“They’re going to say, ‘OK, there was an incident or an accident. Let’s look at the process. Let’s compare it to your policy. Let’s see the difference.’ Here’s what we’re going to do. We want to levy a fine.
“And people get hurt. An injured officer is more than a guy who’s off for the day. There’s medical costs and time off. It has a rippling effect when we have these incidents.”
Parham’s father was a plumber and maintenance worker. His mother had two master’s degrees and worked as an executive at Macy’s. Still, money was tight in the Parham household on Passaic Avenue.
Parham began singing in the choir and chorus and in middle school played in the band, which often had competitions or shows in places such as Florida or Canada. He said this was the only way he was able to leave Linden as a kid.
The day he decided to dedicate his life to law enforcement Parham was sitting outside his home with some friends, when a couple of Linden officers pulled up and acted rudely to his friends he said.
The incident left Parham in tears, so he went running to his father. His dad started to listen, then cut him off and said he would listen only if Parham planned to do something about the incident. He didn’t want to hear another word if he was only going to complain.
“I realized at this point, when there is that thing that bothers you so viscerally that you think someone should do something, that somebody is you,” Parham said. “Naively, I said, ‘I’m going into law enforcement to make sure no one is treated like this.’”
Parham rose from patrolman to become Linden’s first black police chief Sept. 1, 2016. Just days later, his department received national attention when officers apprehended terror suspect Ahmad Khan Rahimi following a shootout.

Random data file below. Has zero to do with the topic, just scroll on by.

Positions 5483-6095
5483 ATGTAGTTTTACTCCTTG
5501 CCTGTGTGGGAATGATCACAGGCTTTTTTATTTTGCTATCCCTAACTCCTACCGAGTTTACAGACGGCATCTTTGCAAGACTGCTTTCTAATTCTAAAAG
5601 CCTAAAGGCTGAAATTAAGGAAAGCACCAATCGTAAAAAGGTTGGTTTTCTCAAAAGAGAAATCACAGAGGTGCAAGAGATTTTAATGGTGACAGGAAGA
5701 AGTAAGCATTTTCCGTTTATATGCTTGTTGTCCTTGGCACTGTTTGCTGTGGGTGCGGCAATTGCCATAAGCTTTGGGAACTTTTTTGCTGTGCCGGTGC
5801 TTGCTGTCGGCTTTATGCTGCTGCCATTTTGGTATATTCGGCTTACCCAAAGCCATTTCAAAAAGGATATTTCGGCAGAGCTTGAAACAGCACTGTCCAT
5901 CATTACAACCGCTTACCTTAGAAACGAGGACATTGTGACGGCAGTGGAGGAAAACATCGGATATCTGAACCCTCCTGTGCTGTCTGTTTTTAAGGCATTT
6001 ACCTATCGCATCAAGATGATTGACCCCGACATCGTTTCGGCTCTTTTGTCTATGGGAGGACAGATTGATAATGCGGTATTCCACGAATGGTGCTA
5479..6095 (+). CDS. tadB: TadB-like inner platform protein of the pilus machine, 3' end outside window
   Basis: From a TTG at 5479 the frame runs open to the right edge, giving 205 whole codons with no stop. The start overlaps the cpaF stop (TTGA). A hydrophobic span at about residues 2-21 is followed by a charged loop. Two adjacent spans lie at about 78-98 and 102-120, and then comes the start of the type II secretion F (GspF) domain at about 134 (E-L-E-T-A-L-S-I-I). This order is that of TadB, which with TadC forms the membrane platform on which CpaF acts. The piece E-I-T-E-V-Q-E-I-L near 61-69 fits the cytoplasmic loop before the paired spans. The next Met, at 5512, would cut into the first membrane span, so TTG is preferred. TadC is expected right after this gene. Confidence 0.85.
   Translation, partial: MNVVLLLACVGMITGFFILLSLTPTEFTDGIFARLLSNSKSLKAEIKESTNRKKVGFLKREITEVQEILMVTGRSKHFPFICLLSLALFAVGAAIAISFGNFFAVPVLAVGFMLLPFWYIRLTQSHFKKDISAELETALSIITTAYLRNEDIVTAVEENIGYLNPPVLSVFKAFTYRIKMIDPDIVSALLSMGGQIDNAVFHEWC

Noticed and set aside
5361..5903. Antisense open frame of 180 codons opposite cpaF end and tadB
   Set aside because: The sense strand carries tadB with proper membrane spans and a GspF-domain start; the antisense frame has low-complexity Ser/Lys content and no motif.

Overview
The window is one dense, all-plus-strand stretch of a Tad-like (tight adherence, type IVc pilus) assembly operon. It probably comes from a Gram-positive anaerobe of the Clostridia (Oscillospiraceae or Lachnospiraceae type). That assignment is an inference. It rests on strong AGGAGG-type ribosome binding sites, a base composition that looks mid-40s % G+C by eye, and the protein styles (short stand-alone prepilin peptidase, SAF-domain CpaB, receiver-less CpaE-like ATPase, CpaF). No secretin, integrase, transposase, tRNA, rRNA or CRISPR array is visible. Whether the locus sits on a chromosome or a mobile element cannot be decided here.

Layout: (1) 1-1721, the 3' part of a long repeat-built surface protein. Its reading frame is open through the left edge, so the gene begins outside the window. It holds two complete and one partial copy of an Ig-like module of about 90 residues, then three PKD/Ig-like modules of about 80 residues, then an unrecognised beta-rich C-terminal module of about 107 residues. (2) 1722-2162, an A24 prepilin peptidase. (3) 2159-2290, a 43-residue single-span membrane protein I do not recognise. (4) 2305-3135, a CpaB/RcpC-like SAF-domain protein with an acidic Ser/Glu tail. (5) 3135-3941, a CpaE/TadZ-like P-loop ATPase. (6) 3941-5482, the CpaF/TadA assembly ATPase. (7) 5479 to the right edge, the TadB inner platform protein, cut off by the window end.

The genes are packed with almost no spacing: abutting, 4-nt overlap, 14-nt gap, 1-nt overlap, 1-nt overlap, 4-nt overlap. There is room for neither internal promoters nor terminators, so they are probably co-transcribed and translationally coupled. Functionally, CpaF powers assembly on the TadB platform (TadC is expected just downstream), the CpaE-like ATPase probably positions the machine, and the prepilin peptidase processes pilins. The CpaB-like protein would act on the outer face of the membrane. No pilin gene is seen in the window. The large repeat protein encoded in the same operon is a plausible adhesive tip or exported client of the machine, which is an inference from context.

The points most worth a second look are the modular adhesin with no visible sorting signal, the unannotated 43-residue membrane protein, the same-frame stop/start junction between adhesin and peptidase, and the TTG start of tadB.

In 2017, Rahimi was sentenced to life in prison for detonating pressure cooker bombs in New York City and New Jersey.
Parham retired in December, but he is not relaxing on some tropical island; instead he runs a consulting business that assists with police and leadership training.
He won’t admit to being a workaholic but, with a laugh, said he is “mission-oriented.”
“I truly believe that I have so many things to do and so many things to learn that, at the end of my life, I want to feel like I have exhausted my potential, that there is nothing else I could have done,” Parham said. “So, I continue to work until I reach that point.”
The hard work has earned him the respect of many, including state Sen. Nicholas Scutari.
“Being able to witness the beginning of a new chapter in Jon’s life is all the more rewarding because I have watched him evolve from someone on my high school wrestling team to someone who now has the whole community’s back and who is truly a hero to so many,” said Scutari, who represents the 22nd Legislative District, which includes Rahway, Clark and Linden.
“Over the years, he has demonstrated an ever higher level of integrity and character, and a deeper level of commitment to the service of others. No one deserves this appointment more than Jon Parham, and I could not be prouder.”